In the past, the NR circuits in other rigs I have owned did not seem to do very much in the way of assisting me to hear weak SSB stations. Yes they have reduced the noise, but at the same time, they also tended to reduce the signal as well or sometimes just changed the tone of the background noise, but really no better copy.

A35X on SSB has been in the noise for me during most of his operation on SSB around 22:00-23:00Z. On 10 meters, I have been seeing A35X running about S0-peaking less than S1, with some QSB, just about equal with my noise level. I know he was in there, but never could quite make out what he was saying. On the TS-990S, I first tried to copy him by fiddling with the Noise Blankers. They did not seem to make much difference. Next I tried Noise Reduction 1, when fully engage it helped very slightly, but still I could not yet copy him. Next I engaged Noise Reduction 2, that switches off NR1, and is a more aggressive algorithm. As I began to engage NR2 to it's maximum, A35X became more readable to where I could clearly copy him. I switched it off and on several times to just gauge the difference, and again no copy when it was off. I was really amazed, it was the first time I had experienced a NR that actually made a significant difference on SSB. I was able to make the contact and I was in the log. I caught him nearly at the same Zulu time the next day on 15 meters. Same situation, NR2 off no copy, NR2 engage I could clearly hear him, and another contact was secured.

Now let me say, I am not claiming that NR2 in the TS-990S, takes a SSB signal from down in the noise to armchair FM quality copy. Although it did allow me to clearly hear and work a weak DX station that I could not hear without NR2, like all DSP, it does add some weird artifacts to the audio signal. When NR2 is fully engaged there is an aggressive weird watery almost musical artifact sound in the background, but it did get the job done for me, more so than any of the other top end rigs I have used.

I also took that opportunity to A/B test the TS-990S vs. FTdx9000MP vs. FT-1000MP MARK V on the same weak station using a TH-11DX at 83 feet. Clearly, the TS-990S won hands down. I could copy A35X on the TS-990S using NR2, when I could not on the other two rigs using similar circuits provided in those rigs. Based on my previous experience using a IC-7700 for five years. I would say the TS-990S NR circuits are superior. Based on previous testing. A IC-7700 did not receive any better on SSB than a FTdx-9000 for copying weak signal DX stations. I am confident when I say the TS-990S has raised the bar in regard to allowing the operator to hear weak signal SSB DX. I hope Icom and Yaesu follow suit. Although incremental, I believe that Kenwood has advanced the art of DSP one step further.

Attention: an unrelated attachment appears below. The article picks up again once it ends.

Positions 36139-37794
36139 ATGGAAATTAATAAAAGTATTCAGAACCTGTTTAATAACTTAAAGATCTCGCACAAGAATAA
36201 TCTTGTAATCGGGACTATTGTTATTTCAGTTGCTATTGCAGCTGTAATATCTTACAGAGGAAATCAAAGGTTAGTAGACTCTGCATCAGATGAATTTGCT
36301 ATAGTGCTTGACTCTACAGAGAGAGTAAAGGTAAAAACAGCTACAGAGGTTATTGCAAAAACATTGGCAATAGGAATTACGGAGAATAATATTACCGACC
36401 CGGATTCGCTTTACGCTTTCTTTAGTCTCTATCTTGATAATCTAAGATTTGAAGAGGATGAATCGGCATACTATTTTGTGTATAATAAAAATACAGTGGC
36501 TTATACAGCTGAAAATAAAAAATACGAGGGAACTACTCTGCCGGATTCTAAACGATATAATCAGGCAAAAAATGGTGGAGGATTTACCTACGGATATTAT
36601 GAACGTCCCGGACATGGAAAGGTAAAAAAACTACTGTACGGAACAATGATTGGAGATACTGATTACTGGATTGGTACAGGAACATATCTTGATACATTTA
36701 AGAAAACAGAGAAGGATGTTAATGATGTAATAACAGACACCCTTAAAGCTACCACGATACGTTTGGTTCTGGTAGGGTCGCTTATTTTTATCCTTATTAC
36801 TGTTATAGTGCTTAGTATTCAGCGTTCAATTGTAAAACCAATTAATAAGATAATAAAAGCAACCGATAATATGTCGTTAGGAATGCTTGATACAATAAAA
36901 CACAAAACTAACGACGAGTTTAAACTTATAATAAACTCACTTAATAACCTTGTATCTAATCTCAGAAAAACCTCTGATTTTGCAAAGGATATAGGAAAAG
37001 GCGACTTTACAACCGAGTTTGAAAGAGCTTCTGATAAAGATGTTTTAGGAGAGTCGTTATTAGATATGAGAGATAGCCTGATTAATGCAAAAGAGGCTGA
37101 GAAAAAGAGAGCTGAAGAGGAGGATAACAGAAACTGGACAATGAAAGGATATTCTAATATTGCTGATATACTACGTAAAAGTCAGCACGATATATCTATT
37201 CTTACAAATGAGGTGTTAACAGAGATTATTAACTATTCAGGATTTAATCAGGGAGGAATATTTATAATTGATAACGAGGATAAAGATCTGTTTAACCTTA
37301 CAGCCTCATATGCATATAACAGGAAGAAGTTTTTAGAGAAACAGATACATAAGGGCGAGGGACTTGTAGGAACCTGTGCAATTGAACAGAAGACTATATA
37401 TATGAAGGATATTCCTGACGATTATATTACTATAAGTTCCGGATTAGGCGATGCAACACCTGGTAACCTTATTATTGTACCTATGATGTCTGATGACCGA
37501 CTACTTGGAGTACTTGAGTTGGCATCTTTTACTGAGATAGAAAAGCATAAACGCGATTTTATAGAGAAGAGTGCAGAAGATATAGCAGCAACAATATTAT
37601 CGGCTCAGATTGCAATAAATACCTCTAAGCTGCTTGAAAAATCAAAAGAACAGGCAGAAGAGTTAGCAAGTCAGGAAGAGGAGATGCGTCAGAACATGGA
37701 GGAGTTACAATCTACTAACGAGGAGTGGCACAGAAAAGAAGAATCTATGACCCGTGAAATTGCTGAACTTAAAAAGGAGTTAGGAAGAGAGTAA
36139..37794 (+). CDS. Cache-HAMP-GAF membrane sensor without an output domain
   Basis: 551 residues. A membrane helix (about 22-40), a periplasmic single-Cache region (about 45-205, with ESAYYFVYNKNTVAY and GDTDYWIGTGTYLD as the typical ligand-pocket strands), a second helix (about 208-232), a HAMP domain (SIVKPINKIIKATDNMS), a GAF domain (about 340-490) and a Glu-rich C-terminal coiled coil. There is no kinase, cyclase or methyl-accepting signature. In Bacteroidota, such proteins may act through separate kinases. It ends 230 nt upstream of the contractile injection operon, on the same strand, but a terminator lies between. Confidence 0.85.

I've never used the digital modes, other than copy SSTV on HF, but this radio may inspire me to try that out as well, because it does so very simply. The fact that no computer is needed to use RTTY and PSK with the TS-990S, is a great addition to any station. I've tried copying a few stations in both RTTY and PSK and it seems to work fine. I have yet to crack open the operators manual. If you are a hands on person, for basic operation, the basics are simple enough where you can jump right in and start making contacts before reading the manual.

I've also experimented with the CW filters. You can make them unbelievably tight, yet still usable. On some of the other rigs I've used, the really tight CW filters began to have an annoying "howling" artifact to them if you try to make them too tight. On the TS-990S, I did not notice that issue to be a concern when I narrowed it down to 50 Hz. Overall, it's a great rig. I have a 25 inch LCD screen connected to the TS-990S. The display is bright, crisp and clean. There is no pixilation of the display. Additionally, it was easy to interface the rig to my station logging program HRD 6.2.


73
 
W2TCB Rating: 5/5 Mar 14, 2014 15:50 Send this review to a friend
One Year Later  Time owned: more than 12 months
Bought my TS-900 a year ago and have not had a single issue to date. All firmware updates have been seamless, transmit & receive great and no issues driving an AL-80B amp. In reviewing most of the posts covering the last year I don't see any significant negative trends developing. Would love some tweaks to the panadapter (increase size / speed), and color options for the tft display, but other than that I am most satisfied.
 
WA6DON Rating: 5/5 Mar 9, 2014 12:26 Send this review to a friend
Great radio  Time owned: 6 to 12 months
I've had my ts-990s for about a year now, I'm very happy with it, I'm a guy who likes to use my radio to pull out weak signals in the dx pileups and I think it does a fantastic job of it thanks to the good receiver in it, I like the way the radio is laid out as well as the two screens and all the options available,the menu was very easy for me to figure out, my first radio was a ts-430 then I switch over to icoms such as the ic-765 ic-756 pro 2 which were also great radios so it nice to be back with Kenwood again. I use the pr-40 mic with it and have had really good reports coming back and have found the audio easy to adjust to make it sound the way you want. I think Kenwood has done a fantastic job on this one and I'm glad to have it setting in front of me. as far as the price goes don't look at a Cadillac if you only have money for a ford, plenty of nice radios on the market that will do the same job, this one is just top of the line.